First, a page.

(Write-up by Steve Shafer)
Well, to be candid, this isn't really a review, since I helped put this whole show together with Marc Wasserman of the Marco on the Bass blog
(and Bigger Thomas
). So, consider this more of an enthusiastically biased show report for those who weren't able to make this gig. (By the way, that's Paul Gil
of The NY Citizens
from back in the day representing on the show flyer--he was at the show, so we thanked him in person for letting us borrow his image for our own purposes.)
On Saturday, September 15, about 130 filled up the back room of Characters NYC
(a great Irish pub in midtown Manhattan near Columbus Circle and most subway lines) to be time-machined back several decades to experience a night of old school 1980s and 1990s NYC ska sounds/vibes with Doomsday! (The Ultimate Tribute to Mephiskapheles Consisting of Former Members of Mephiskapheles)
, Bigger Thomas
, and Beat Brigade
. In between sets, I shared the decks with Kames Jelly and we spun everything from early Skatalites
to recently released Prince Fatty
First at bat were Doomsday! (The Ultimate Tribute to Mephiskapheles Consisting of Former Members of Mephiskapheles)
, who served up a spectacular, almost folk-ska (check out the electric banjo, rhumba box, and melodica!) tribute to Mephiskapheles/themselves (several were founding members of Meph who recorded the infamous Mephiskapheles demo tape, The Demo(n)
--which they performed in its entirety: "Doomsday," "Dansemenot," "Eskamo," and "Shame and Scandal"). Some highlights of Doomsday's set included the mass, inebriated sing-along to "Saba"; Michael Drance (of The Bluebeats)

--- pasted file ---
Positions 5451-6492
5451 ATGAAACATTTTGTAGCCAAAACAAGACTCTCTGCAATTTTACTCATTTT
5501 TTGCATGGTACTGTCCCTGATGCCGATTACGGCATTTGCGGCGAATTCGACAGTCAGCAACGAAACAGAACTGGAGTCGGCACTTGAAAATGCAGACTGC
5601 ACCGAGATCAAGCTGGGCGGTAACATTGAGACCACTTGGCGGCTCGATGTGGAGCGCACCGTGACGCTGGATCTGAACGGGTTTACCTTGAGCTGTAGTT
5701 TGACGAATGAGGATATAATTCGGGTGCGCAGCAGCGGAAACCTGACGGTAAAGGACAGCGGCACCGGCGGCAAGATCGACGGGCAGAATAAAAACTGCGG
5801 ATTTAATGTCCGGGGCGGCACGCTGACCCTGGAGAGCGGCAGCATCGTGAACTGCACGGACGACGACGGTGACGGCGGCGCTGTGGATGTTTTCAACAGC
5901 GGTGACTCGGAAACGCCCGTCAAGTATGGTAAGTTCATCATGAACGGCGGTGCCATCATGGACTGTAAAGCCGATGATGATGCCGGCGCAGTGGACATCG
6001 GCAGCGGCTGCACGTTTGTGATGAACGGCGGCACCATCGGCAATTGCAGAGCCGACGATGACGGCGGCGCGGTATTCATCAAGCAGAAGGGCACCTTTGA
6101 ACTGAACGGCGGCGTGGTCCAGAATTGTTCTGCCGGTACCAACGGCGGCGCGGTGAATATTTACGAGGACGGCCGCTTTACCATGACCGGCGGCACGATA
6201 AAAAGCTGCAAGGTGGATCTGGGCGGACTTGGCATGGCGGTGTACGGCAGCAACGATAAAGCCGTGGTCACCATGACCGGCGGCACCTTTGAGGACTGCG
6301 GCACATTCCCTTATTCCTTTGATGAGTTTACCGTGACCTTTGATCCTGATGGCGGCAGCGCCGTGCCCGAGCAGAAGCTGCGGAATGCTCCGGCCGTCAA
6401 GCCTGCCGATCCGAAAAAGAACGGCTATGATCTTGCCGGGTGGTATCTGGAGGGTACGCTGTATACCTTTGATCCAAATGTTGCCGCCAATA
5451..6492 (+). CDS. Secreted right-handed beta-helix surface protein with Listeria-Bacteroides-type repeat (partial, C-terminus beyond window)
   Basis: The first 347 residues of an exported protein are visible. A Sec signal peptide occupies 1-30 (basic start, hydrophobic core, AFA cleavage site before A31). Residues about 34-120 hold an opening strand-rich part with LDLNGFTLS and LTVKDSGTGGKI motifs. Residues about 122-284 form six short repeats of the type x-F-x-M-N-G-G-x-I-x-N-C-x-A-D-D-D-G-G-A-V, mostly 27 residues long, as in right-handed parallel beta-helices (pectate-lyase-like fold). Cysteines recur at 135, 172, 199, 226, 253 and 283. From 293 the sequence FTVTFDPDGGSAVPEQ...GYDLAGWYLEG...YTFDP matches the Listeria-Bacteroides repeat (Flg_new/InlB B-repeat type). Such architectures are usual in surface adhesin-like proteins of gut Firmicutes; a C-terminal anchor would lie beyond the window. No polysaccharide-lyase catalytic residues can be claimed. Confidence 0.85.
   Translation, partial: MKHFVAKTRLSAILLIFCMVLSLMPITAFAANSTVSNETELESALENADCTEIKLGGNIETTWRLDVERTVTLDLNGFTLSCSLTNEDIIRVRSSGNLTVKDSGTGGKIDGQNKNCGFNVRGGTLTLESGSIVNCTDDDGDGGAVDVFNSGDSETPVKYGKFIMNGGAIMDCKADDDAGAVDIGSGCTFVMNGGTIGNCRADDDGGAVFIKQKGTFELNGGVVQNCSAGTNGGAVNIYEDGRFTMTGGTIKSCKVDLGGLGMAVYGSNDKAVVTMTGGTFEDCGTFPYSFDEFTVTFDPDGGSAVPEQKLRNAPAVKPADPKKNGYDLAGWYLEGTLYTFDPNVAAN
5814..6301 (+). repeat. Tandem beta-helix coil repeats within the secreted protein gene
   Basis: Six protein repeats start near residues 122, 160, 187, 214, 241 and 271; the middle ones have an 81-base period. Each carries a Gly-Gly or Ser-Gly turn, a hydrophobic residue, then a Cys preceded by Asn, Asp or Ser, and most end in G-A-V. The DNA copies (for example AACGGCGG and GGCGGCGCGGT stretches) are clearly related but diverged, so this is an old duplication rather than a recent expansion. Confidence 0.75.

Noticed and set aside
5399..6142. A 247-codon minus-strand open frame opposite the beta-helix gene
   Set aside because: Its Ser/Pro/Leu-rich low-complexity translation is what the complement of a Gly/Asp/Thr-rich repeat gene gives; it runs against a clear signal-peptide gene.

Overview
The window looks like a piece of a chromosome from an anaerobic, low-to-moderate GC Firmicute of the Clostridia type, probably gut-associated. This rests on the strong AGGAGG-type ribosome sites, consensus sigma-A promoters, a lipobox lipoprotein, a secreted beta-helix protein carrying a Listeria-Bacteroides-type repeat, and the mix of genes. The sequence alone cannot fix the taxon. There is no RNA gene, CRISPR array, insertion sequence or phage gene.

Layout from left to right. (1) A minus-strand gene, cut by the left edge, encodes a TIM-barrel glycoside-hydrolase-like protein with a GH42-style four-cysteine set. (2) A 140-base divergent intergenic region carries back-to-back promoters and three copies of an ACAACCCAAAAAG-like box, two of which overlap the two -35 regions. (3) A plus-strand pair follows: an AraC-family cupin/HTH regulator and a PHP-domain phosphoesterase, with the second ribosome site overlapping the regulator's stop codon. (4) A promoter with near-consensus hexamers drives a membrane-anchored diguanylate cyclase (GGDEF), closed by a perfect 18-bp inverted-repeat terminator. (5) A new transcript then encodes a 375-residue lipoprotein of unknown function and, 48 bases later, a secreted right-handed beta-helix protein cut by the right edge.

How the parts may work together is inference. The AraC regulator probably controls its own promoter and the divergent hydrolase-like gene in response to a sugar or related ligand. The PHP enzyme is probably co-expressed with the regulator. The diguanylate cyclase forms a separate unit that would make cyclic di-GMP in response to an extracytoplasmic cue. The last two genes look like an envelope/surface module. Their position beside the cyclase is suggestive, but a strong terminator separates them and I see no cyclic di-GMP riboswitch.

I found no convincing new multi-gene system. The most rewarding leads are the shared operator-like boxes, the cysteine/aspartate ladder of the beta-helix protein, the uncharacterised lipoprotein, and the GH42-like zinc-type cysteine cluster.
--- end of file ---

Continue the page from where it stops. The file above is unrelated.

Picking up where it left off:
joining Brendog Tween on vocals for a wonderfully rambunctious rendition of Toots and Maytal's "Sweet and Dandy"; the sweat pouring off Mikal Reich as he slapped his rhumba box into overdrive; Jerica Rosenblum's haunting melodica lines; and the palpable and enthusiastic love and appreciation radiating off the audience for the band.
I first caught Meph live back in '91 or 92' at some second floor venue--its name is lost in the less traveled recesses my brain--on 23rd Street and 11th Avenue in or next to a nasty flophouse/hooker hotel and was sold on the band after experiencing their show amongst a sea of skinheads (Buck had sent me to the gig to scope them out after hearing their demo tape). So, it was absolutely fantastic to hear these tracks again after all this time. Doomsday's performance had to be on the early side for NYC and short due to some other obligations of one of the band members, but we hope to have Doomsday back at some point later this year.
(This was our second Electric Avenue show and we're still working out the last few sound and lighting issues with the venue, so please forgive us if some of the videos below are a little dark and the vocals are too low in the mix.)
Up next were perennial faves Bigger Thomas (with the always brilliant Roy Radics of The Rudie Crew
) who completely killed it with their high energy, 2 Tone-influenced brand of modern ska--and had the crowd on their feet for their entire set. If you can separate the fact that I'm a huge fan/friend of the band, take my word that Bigger Thomas are one of the best/most enjoyable ska bands on the NYC--if not national/international--scene. I've never been less than completely impressed by every one of their performances. BT played several cuts of their most recent album, Steal My Sound
, including "Crown Victoria" and "Can't Remember My Name," as well as older songs like "I Live at Home"